Unleashing the Potential
As researcher and educator of management, and former practitioner and technology executive, I believe there is tremendous untapped potential in every organization. It is the leadership potential at the bottom of the organization. When companies will learn how to unleash this potential, an outstanding thing would happen.
The potential is rooted in the intelligence, motivation, creativity, and leadership skills that exist at the bottom and is often neglected. The hierarchical structure of medium and large-size corporations is preventing us from effectively using this energy and intelligence. Top-level business managers are typically making the strategic decisions, and (even highly professional and educated) people at the bottom are supposed to execute these decisions without asking questions…
There is no need to abandon existing structures, just to pay more attention to the lower levels of team leaders and team members. They often have great ideas and wonderful solutions; but we usually don’t seek them out and their ideas are getting lost in daily operations and next delivery milestones. Ironically, we have learned to tap the power of crowds in marketing and open innovation, when thousands of people around the Globe are solving company problems posted on the Internet. Why can’t we do the same inside a company?
Let me clarify – I am not just talking about the well-known concept of empowerment, where we let people design how they do their own work. What I mean is giving people a bigger say in shaping strategy and future business decisions based on their knowledge, technical expertise and hands-on information, all readily available. The outcome? Business results will be faster and better; and employees truly motivated and happier.
My vision is to help make this happen faster. I don’t believe it will happen on its own, or just by recognizing the potential. We must turn this into organizational policies and give people the tools to perform bigger jobs by wearing bigger hats. That means, requiring people to think through the strategic decisions made at the top and offer improvements and better solutions, or come up with new business ideas of their own. Additionally, they should offer adjustments in initial strategic decisions based on progress and the dynamic changes that are happening in markets and technologies. Finally, and perhaps most important, we would request them to be responsible for final results, (while accountability still stays at the top). Not only will we get better process outcomes, but also more motivated people and much better business performance.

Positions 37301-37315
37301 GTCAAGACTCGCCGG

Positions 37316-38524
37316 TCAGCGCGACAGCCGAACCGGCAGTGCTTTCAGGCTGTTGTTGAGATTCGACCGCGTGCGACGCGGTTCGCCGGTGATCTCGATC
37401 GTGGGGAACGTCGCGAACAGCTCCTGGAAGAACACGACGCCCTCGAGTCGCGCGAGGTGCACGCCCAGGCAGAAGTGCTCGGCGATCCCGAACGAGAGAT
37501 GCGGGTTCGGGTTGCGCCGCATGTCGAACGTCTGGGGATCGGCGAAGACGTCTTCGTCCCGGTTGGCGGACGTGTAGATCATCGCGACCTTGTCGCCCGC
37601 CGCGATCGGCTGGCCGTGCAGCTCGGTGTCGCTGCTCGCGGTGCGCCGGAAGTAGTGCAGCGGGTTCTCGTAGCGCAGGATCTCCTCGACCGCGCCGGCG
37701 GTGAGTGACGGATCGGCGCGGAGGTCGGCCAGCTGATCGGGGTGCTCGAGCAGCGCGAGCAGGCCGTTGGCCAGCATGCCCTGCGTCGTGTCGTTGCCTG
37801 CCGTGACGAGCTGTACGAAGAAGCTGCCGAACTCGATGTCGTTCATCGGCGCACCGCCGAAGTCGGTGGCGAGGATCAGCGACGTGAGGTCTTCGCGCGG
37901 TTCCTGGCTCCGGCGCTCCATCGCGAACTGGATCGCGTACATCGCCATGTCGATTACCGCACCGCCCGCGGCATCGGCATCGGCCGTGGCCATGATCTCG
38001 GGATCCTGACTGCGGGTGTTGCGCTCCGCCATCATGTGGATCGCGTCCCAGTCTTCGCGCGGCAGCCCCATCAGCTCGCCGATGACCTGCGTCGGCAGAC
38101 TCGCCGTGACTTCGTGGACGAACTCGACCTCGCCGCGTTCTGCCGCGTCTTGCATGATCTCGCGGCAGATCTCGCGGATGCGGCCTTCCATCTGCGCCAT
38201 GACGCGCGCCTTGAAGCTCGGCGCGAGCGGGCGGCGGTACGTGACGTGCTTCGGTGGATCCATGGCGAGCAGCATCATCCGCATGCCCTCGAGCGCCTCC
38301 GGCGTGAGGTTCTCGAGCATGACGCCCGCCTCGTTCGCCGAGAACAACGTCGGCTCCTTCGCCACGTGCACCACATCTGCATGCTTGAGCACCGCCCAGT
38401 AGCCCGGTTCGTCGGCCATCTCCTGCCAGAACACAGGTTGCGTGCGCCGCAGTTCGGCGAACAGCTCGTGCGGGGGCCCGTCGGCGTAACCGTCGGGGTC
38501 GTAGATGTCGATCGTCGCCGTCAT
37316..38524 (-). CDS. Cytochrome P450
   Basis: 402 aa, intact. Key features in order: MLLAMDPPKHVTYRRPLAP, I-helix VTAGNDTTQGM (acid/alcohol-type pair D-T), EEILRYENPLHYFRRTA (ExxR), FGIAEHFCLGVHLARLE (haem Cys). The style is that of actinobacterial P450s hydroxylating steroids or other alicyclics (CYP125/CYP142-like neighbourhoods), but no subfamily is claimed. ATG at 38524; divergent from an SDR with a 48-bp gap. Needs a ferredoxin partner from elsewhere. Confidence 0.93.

Project Management and Innovation
This vision is not just in theory. In the world of projects and project management, we are in the process of changing the paradigm. The existing mindset assumes that strategic decisions are only made at the executive level, while lower level project teams must execute this strategy as prescribed. According to the new paradigm, project selection and initial directions would still come from the top, but that would just be the first step. In the next step, project managers and their teams are given the tools to examine this strategy, study it, rework it, and clarify it in their own words so that each team member understands, agrees, and buys into it. More important, based on their intelligence, technical knowledge and experience project teams are expected to look constantly for better ways to make it work for improved business results and highest success in the market.
We call this system Strategic Project Leadership® (SPL). The SPL Way is inspiring project managers to be the business leaders of their projects, and is giving them the tools to do that! In this world their teams are also more engaged. They are relentlessly pursuing the creation of competitive advantage and better customer value.